Moreover, GMAC clearly used the information contained within Pilot to "question a witness during a deposition." See Fed. R. Civ. P. 26 advisory committee's note. Susan Young testified that in preparation for her February 18, 2011 deposition, she "reviewed that system to see if I could identify why some of the [loan] documents might have been different and was not able to identify any change" that would have explained it. She ultimately concluded that the discrepancy among the documents must have arisen from a software malfunction, and Defendant relied on this testimony in its reply brief in support of its motion for summary judgment, filed on March 11, 2011. Although Defendant contends that its invocation of Young's testimony does not amount to a "use" within the meaning of Rule 26, because GMAC's brief only cites to Young's testimony concerning the software glitch, I disagree. Her statement that she "reviewed that system" to arrive at her determination necessarily implicates the full scope of information available within Pilot. Accordingly, Rule 26(e) required Defendant to disclose the Pilot data as early as February 18, 2011.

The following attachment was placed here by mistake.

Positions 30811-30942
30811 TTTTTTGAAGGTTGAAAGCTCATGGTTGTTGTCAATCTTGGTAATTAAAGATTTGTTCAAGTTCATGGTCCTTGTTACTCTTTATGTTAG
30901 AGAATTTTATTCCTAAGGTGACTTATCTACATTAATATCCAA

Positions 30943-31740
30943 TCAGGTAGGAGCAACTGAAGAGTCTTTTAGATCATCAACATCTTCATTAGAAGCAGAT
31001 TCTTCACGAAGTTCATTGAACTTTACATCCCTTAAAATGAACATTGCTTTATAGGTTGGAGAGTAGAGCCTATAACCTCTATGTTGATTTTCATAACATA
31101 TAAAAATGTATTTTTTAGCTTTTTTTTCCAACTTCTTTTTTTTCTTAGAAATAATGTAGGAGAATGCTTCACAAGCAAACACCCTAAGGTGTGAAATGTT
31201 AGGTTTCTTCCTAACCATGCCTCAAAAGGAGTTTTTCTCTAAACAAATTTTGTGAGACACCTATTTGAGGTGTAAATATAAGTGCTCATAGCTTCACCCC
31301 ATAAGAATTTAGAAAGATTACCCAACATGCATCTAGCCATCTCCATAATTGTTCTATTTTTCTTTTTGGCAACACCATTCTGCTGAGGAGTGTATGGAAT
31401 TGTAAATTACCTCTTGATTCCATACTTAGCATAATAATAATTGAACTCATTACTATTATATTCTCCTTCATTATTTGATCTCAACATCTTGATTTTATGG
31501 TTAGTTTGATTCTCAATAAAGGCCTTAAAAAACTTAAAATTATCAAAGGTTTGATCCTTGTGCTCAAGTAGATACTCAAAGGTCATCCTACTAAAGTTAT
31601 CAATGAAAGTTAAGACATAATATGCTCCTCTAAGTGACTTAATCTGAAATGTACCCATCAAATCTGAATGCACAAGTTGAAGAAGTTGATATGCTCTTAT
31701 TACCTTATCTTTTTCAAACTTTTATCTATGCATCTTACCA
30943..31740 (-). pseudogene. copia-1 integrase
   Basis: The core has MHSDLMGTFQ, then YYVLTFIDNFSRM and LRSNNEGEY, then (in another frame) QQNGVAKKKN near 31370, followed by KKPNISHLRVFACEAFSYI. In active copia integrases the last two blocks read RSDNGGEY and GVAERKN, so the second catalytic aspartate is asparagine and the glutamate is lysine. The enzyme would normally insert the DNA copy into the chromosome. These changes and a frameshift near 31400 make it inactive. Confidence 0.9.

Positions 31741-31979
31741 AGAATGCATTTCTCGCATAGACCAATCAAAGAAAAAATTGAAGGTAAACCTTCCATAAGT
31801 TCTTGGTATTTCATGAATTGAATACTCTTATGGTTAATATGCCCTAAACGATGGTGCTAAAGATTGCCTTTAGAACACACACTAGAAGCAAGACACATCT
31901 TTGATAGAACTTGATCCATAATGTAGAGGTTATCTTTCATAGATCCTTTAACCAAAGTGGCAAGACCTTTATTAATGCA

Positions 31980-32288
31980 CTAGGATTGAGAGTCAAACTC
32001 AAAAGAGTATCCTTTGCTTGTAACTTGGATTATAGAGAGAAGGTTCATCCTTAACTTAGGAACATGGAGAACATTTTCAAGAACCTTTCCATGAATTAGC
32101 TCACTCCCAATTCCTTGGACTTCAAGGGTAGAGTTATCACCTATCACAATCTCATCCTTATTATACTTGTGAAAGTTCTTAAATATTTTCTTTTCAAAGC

Under Rule 37(c)(1), a court may impose sanctions if a party "fails to provide information . . . as required by Rule 26(a) or (e) . . . unless the failure was substantially justified or harmless." In Southern States Rack and Fixture Company v. Sherwin-Williams Company, 318 F.3d 592 (4th Cir. 2003), the Fourth Circuit identified five factors that a court should consider in making such determinations: (1) the surprise to the party against whom the evidence would be offered; (2) the ability of that party to cure the surprise; (3) the extent to which allowing the evidence would disrupt the trial; (4) the importance of the evidence; and (5) the nondisclosing Party's explanation for its failure to disclose the evidence.

Id. at 597. The court explicitly held that this test "does not require a finding of bad faith or callous disregard of the discovery rules," although it may be "relevant to the fifth factor." Id.